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Family farmers call for tougher CAFO regulations in Farm Bill; The Midwest and Northeast brace for record high temperature in heatwave; Financial-justice advocates criticize crypto regulation bill; Ohio advocates: New rules strengthen protections for sexual-assault victims.

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The RNC kicks off its election integrity effort, Democrats sound a warning bell about conservatives' Project 2025, and Republicans suggest funding cuts to jurisdictions with legal cases against Trump.

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As summer nears, America's newest and largest international dark sky sanctuary beckons, rural job growth is up, but full recovery remains elusive, rural Americans living in prison towns support a transition, while birth control is more readily available in rural areas.

ND Shares in Wetland Restoration Funds for 'Prairie Pothole' Region

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Friday, March 17, 2023   

Funding priorities under the federal Inflation Reduction Act continue to roll out, and they include a new effort for North Dakota and surrounding states to restore and rebuild wetland areas.

The Interior Department has announced $120 million in investments for key segments of America's wildlife management systems. For the Northern Plains, it means protecting Prairie Potholes, which are shallow wetlands where duck populations and other wildlife have been threatened.

Ben Romans, Great Plains region communications coordinator for Ducks Unlimited, said it goes beyond trying to help a single species.

"We're looking to protect waterfowl and keep 'em in the sky," Romans acknowledged. "We're also in the business of preserving natural grasslands. A lot of these places around wetlands are nesting habitats for birds, deer."

He pointed out the areas have faced threats from development, as more farmers sell their land. Some $23 million has been earmarked for landscape conservation and restoration in parts of North Dakota, South Dakota, Minnesota, Iowa and Montana. The investment comes at the same time the Endangered Species Act turns 50.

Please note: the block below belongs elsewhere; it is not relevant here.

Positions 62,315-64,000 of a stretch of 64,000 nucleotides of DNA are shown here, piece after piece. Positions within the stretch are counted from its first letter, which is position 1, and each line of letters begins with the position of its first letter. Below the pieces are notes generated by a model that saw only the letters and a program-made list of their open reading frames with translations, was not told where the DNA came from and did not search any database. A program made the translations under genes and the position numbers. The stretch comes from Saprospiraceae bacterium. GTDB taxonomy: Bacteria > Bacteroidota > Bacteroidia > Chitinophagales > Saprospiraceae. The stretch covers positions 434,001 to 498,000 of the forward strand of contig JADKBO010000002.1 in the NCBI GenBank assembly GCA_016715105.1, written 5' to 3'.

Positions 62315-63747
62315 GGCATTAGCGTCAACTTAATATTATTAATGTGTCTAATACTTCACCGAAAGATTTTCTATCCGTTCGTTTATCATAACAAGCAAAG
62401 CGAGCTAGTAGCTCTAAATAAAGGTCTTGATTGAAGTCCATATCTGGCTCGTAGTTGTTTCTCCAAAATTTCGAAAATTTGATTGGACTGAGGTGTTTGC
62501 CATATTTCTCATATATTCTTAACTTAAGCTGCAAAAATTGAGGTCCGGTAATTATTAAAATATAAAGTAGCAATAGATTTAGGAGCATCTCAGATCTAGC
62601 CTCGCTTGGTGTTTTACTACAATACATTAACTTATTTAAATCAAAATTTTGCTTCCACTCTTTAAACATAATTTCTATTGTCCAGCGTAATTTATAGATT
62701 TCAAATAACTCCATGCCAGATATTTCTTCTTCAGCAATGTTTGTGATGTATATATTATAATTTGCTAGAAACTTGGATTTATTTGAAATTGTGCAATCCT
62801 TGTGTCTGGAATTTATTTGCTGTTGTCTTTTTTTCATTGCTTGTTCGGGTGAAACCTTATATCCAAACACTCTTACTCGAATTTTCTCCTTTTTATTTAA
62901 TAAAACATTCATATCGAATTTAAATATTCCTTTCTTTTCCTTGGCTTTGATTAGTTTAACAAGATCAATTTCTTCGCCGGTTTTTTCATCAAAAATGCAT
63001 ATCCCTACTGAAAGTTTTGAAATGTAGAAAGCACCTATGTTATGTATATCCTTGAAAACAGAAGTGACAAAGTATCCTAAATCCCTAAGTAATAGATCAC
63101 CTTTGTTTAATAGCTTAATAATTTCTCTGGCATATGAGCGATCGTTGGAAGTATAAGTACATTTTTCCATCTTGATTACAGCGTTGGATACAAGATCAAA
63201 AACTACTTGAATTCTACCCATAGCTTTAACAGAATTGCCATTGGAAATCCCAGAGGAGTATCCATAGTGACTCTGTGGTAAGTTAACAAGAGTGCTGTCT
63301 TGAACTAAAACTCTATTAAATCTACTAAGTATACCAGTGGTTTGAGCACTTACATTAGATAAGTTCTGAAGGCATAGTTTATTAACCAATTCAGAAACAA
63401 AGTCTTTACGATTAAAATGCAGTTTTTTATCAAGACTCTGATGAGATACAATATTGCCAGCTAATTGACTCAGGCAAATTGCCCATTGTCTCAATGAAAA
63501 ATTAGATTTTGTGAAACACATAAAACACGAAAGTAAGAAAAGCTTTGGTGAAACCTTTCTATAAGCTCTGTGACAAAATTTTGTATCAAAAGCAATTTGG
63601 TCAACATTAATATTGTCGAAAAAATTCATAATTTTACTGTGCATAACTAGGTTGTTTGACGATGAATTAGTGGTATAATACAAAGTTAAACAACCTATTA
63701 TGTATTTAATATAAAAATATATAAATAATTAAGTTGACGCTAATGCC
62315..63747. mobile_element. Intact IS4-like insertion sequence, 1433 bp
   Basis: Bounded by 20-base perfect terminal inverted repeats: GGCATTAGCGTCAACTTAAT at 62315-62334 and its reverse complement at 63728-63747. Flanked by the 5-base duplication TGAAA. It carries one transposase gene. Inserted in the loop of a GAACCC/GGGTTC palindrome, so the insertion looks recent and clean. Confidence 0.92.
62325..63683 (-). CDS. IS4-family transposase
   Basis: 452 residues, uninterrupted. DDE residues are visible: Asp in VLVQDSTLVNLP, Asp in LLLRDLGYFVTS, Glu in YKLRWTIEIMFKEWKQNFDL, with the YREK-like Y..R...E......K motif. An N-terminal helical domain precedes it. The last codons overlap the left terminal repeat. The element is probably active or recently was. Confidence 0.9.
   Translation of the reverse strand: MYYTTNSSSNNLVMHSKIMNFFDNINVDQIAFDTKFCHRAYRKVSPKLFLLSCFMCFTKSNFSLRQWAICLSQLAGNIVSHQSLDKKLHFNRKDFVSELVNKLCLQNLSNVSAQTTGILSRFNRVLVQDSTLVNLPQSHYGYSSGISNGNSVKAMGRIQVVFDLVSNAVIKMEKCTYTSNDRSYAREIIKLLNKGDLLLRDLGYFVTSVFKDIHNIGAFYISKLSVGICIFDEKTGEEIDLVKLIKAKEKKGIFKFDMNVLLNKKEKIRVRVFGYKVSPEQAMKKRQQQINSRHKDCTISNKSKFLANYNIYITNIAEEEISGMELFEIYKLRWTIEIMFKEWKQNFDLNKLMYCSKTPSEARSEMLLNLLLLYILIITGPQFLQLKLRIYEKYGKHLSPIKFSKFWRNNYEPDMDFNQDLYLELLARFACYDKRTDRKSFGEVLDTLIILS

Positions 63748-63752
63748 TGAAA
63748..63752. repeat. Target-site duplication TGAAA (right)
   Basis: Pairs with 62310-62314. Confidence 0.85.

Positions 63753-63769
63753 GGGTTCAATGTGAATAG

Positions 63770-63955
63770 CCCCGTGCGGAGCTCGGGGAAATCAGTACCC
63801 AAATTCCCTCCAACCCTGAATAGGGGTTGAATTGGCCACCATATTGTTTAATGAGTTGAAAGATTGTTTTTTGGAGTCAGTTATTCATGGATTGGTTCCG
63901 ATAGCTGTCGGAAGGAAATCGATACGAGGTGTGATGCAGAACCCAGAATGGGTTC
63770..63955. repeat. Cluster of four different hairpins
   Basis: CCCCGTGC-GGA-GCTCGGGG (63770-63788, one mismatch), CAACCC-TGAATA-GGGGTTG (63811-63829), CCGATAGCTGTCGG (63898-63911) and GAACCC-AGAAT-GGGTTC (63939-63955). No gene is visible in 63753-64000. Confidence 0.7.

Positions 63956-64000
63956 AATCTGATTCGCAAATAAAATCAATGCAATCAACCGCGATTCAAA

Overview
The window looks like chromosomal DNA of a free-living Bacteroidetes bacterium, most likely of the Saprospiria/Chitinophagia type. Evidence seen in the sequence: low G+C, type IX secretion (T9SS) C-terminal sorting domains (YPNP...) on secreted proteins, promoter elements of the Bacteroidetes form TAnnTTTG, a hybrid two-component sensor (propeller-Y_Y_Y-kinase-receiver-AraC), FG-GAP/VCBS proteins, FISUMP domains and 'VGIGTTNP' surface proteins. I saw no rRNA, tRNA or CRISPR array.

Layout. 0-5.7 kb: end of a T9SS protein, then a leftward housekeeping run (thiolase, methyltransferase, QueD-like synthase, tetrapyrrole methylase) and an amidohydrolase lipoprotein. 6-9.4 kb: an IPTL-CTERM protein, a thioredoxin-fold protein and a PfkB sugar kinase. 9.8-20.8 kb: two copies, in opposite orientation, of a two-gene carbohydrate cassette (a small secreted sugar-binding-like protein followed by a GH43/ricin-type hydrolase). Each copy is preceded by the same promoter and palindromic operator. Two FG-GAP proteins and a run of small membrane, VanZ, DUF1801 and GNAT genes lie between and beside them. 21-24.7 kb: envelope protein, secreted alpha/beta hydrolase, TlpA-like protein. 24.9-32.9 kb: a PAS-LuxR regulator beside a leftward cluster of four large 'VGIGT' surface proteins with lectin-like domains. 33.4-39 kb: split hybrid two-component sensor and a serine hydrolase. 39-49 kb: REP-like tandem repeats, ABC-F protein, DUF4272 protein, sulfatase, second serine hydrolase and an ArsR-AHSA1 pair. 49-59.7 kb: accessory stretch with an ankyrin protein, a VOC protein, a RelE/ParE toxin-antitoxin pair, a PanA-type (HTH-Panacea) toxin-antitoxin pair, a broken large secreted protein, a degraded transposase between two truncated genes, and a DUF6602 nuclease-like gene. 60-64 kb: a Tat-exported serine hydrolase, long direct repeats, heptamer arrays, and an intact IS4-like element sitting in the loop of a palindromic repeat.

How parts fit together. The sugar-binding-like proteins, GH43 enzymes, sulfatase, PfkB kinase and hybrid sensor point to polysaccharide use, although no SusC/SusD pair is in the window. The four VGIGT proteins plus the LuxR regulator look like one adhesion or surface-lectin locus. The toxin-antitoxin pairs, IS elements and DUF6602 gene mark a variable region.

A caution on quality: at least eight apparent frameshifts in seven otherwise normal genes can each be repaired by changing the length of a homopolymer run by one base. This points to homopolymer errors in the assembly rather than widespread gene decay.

Christy Plumer, chief conservation officer for the Theodore Roosevelt Conservation Partnership, said much of the investment will quickly go to landowners who want to protect sensitive, low-lying wetlands on their property, but still use the upland sections for growing crops, ranching and other needs.

"So, you know, I think a program like this provides that blend of opportunities for willing landowners to do great conservation work, while also thinking long term about the economic vitality of their farms and their ranches," Plumer noted.

In addition to restoring habitat and increasing land resilience, Plumer emphasized the Prairie Potholes project will also mean environmental justice for historically disadvantaged communities. Nationwide, the money aims to address climate adaptation for species and provide more data collection in making landscapes more resilient.

Disclosure: The Theodore Roosevelt Conservation Partnership contributes to our fund for reporting on Climate Change/Air Quality, Endangered Species and Wildlife, Environment, and Public Lands/Wilderness. If you would like to help support news in the public interest, click here.


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